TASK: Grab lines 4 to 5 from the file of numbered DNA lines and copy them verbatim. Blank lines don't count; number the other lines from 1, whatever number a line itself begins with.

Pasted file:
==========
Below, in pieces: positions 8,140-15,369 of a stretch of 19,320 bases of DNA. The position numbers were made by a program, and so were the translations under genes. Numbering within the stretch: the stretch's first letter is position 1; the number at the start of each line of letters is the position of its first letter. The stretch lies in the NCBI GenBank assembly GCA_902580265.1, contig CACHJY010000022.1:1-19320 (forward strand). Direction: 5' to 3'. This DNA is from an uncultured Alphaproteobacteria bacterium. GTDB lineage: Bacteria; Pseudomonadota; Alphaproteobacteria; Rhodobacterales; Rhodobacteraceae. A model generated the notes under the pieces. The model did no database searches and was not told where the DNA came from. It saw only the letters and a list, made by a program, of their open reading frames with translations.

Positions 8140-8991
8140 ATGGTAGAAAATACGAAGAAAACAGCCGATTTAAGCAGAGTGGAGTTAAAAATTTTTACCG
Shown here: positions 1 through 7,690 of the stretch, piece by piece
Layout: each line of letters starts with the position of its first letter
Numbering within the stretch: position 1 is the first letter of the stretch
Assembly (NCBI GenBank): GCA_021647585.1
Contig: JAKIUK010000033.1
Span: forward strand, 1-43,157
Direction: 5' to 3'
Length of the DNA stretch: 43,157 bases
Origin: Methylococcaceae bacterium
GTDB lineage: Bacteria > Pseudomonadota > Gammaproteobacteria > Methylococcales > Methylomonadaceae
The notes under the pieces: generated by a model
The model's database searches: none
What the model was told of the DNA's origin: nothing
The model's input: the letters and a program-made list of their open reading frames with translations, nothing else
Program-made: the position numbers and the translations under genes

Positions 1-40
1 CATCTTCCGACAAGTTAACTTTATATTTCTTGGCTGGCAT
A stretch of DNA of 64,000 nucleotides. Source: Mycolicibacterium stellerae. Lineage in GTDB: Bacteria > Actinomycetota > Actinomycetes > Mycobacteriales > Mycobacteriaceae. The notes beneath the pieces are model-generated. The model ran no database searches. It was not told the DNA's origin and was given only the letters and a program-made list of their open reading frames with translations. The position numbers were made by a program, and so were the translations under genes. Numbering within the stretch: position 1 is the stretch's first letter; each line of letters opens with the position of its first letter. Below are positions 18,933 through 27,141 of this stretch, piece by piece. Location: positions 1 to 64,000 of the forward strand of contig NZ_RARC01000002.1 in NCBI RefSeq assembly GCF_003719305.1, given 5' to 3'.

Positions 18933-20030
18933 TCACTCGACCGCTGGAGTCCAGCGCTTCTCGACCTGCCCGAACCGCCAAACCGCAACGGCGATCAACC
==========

Shown here: positions 1 through 7,690 of the stretch, piece by piece
Layout: each line of letters starts with the position of its first letter